Spain Sees 56% Growth in Crypto Company Registrations

In 2023, Spain witnessed a significant increase in the number of crypto companies officially registered to operate within its borders.

by Faruk Imamovic
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Spain Sees 56% Growth in Crypto Company Registrations
© Getty Images News/Mark Case

In 2023, Spain witnessed a significant increase in the number of crypto companies officially registered to operate within its borders. According to the official registry, accessible via the Bank of Spain's website, 30 new companies received a virtual asset service provider license this year.

This growth represents a roughly 56% increase from the previous year, signaling a burgeoning interest and investment in the cryptocurrency sector in Spain. While the total of 53 companies registered in 2022 still surpasses this year's figure, it's important to note that the registry only opened in 2022, making that year's higher number somewhat expected.

The entry of several international platforms into the Spanish market in 2023, including names like Revolut, Bitpanda, Crypto.com, and Vivid, marks a significant milestone. Yet, some major players such as Coinbase and Kraken are still in the process of securing their place in the Spanish market, despite recent strides in compliance and registration.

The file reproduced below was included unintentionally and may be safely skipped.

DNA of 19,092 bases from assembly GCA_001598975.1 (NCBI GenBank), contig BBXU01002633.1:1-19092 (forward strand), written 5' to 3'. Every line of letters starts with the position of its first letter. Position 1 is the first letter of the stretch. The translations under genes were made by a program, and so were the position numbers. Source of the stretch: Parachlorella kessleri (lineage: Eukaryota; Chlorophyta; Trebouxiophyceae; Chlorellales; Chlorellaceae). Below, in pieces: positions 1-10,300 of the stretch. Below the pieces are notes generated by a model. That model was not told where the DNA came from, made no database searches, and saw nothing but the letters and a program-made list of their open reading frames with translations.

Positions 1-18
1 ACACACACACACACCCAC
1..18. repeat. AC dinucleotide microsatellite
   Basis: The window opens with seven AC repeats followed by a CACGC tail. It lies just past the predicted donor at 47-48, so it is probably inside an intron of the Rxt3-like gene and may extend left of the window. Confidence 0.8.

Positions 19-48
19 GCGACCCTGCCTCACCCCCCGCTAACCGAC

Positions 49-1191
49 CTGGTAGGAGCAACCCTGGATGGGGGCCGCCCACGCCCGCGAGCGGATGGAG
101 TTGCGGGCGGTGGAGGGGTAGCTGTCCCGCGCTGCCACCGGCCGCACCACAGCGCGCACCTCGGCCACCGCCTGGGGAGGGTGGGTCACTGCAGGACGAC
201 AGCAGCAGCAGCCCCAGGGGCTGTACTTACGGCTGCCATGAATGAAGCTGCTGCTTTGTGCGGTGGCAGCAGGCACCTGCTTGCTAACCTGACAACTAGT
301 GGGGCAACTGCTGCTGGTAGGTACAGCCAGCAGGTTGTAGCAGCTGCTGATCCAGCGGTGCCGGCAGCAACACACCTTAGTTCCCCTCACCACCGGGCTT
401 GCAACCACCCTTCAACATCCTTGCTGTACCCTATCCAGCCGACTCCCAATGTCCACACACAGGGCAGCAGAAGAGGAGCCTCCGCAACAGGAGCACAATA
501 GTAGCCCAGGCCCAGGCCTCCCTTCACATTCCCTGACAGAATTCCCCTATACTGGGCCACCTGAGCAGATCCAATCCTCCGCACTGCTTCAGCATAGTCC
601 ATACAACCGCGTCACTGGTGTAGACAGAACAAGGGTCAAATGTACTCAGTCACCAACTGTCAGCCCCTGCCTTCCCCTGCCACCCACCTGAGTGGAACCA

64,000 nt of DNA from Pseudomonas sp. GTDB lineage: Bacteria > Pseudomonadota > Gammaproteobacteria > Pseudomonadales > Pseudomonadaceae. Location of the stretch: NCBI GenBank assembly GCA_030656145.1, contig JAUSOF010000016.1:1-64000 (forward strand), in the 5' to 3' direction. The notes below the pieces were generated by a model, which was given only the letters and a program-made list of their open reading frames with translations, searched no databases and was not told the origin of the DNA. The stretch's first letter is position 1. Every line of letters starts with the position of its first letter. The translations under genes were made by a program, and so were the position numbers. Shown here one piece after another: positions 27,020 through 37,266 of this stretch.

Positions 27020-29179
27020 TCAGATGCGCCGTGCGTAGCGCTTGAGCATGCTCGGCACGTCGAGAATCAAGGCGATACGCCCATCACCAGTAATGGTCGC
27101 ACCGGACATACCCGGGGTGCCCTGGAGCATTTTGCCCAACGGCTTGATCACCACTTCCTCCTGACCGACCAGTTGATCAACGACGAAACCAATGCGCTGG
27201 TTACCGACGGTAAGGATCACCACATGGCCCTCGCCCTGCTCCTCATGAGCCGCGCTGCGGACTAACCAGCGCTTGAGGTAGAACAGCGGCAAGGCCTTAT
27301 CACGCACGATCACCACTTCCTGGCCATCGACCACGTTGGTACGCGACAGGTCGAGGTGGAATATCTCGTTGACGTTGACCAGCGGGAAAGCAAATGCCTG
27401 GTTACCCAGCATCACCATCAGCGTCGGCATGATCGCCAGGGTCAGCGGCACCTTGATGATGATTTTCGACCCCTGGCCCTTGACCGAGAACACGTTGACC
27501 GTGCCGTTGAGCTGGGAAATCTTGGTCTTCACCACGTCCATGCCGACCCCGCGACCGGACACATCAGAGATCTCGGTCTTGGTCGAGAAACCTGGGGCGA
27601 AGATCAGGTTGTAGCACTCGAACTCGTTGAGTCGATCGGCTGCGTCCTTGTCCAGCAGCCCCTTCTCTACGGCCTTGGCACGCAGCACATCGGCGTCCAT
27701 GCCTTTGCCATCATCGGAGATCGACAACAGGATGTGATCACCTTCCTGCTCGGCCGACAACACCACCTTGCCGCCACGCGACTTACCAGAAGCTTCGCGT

Regulatory Developments and Market Dynamics

The registration with the Bank of Spain is a crucial step for companies like Coinbase, which now can offer Spanish users a broader range of services, including the custody of crypto assets and trading in euros.

“This registration will allow Coinbase to offer our full suite of products and services to retail and institutional users in Spain, all in compliance with the national legal framework,” a statement from the company highlighted.

Furthermore, the growing popularity of cryptocurrencies in Spain is evident, with nearly one-third of adults in the country viewing digital assets positively. The fact that cryptocurrency has become the second most preferred payment method in Spain, surpassing traditional bank transfers, underscores the shifting financial landscape.

Spanish regulators have been actively engaging with the crypto market. In recent months, the Ministry of Economy and Digital Transformation announced the early implementation of the European Union’s Markets in Crypto-Assets Regulation.

Additionally, the National Securities Market Commission initiated its first case against a technology provider for violating crypto promotion rules, and the Spanish Tax Administration Agency introduced a tax declaration form for digital assets held abroad.

Spain
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